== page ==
She said: "Quarter life crisis is that a thing? When I was 25 it was a really weird time for me, it was my second album was coming out-ish. I was working with the Prince's Trust, and on one occasion, I was at the Royal Albert Hall wearing a blue outfit, and I remember Tom Hardy was in the line waiting to meet our now King, and I went into that bathroom and my hands were tingling, and I was having the craziest panic attack. I've met our King before, I was performing that day, but I don't know what happened. I felt sick, but I got out and stood in that line, and I met King Charles, but I was not there. If you looked at that photograph, you wouldn't even know.
"I was 25, but ever since then I was petrified of that feeling, but through therapy I have learnt you get panic attacks through not wanting to get a panic attack, and that's how you drive your panic attacks. it just hit me, the pressure of being famous, and meeting really famous people, and feeling like I'm not good enough to be there it just built up on me."
Rita has hinted she has suffered with "Imposter Syndrome", and despite her successful career, she still fears everything will be snatched out of her hands.
Rita - who married husband Taika Waititi in secret - said: " never really understood when people said 'I have the panics' or 'I have anxiety', but then it happened, and it was the fear of losing the ones I love that put me into panic. I like structure, I like routine, I like trying to resolve situations, security I was never obsessed with. I was obsessed with I had a routine. I am always in fear of losing everything I've got, and I don't think that will ever go away."
"It is something I have nightmares about, because it is not just about me. Ever since I started, I like to think, on the majority of people that don't necessarily get the shot that I got coming from where I come from and being able to live with my dream. If I didn't move to the UK I don't know what I would be doing. So, I was always really vocal about my gratitude."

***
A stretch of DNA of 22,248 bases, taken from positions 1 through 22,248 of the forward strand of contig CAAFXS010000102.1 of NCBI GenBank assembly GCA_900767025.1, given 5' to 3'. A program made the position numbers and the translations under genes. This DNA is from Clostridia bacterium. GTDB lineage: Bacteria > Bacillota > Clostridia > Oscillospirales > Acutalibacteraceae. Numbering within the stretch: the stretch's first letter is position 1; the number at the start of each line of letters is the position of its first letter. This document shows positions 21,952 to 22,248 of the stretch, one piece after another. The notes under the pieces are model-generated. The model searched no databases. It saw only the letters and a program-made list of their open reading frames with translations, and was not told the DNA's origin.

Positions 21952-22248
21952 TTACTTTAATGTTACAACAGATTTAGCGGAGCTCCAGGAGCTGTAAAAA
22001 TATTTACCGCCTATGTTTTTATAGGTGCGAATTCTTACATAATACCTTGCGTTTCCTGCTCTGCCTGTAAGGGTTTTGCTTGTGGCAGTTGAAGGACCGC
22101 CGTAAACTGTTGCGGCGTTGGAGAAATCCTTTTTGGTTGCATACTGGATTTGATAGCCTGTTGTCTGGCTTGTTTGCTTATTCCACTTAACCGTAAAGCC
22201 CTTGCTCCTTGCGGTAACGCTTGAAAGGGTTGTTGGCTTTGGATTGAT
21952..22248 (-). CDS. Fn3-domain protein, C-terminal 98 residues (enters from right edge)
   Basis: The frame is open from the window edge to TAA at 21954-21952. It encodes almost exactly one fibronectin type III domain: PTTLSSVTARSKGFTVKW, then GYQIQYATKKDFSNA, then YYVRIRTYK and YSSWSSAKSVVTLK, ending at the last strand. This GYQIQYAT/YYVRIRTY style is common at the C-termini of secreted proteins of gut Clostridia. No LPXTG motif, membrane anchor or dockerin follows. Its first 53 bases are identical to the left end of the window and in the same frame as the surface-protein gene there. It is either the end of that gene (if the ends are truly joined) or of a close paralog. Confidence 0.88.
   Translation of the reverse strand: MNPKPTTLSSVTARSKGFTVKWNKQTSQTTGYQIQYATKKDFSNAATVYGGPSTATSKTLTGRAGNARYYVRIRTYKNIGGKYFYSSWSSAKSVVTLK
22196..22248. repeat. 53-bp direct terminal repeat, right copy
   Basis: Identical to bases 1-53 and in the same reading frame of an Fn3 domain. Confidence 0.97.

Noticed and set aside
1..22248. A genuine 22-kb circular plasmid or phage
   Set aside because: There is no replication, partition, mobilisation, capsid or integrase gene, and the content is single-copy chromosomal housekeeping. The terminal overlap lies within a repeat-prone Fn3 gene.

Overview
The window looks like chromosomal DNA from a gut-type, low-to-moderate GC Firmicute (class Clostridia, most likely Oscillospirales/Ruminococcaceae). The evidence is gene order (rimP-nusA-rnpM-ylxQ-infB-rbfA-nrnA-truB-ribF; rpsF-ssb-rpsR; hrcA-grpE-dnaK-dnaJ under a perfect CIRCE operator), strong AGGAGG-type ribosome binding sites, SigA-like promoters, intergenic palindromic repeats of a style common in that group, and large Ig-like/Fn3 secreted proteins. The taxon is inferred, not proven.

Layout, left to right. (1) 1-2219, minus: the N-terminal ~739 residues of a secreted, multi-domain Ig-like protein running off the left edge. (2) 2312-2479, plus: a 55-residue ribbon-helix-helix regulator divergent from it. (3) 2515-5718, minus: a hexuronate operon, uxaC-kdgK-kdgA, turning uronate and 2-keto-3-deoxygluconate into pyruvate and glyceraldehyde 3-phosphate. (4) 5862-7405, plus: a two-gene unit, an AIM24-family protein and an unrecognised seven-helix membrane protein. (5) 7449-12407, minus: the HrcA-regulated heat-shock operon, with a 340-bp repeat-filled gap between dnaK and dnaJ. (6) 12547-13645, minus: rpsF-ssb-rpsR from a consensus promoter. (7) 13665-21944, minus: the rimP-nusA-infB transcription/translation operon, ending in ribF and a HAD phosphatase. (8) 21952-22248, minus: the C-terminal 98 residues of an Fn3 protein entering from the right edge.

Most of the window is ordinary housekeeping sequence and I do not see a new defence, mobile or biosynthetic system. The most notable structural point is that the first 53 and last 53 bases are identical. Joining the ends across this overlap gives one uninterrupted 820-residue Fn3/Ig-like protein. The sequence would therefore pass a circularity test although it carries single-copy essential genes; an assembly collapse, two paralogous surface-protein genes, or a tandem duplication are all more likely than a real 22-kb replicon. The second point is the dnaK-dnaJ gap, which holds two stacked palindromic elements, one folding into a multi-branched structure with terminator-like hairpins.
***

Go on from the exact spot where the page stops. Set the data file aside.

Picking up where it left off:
But the powerhouse has alluded to putting on a brave face.
Asked if she is confident, Rita replied: "I'm an autopilot confident, you won't ever see my face feeling a sense of doubt or insecurity, if I am having to show up as Rita Ora, but I am always having it going on in my mind. I have the doubts constantly in my mind 'Am I good enough?'"
Rita has made a huge U-turn and learnt a lot numerous coping mechanisms through therapy, and while she may overthink, she is equipped with the necessary tools to handle her anxiety.
She emphasised: "Therapy has been a great thing I have discovered. Since I was 26 I started, and my mum was adamant on us doing therapy, but you have to find it yourself, and I did, and that really helps. But work is something I really focus and distract myself with.
"I do everything in my power to keep my brain and heart calm. My thoughts are always going to be there, but I am getting really good at controlling where they live, which is what therapy has helped me do. A lot of meditating and incense. I don't journal as much, but I did for this latest album, so I do more of voicenotes, working out, meditating and eating well."
A teary Rita shared: "I was broken a couple of times, but it comes with what I do, it's bitter sweet."
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Maisie is a writer and editor, covering Royal News, Showbiz, Lifestyle content, as well as Shopping Writing and E-Commerce, for print and digital publications, including Marie Claire, Hello!, Fabulous, Mail Online and Yahoo!.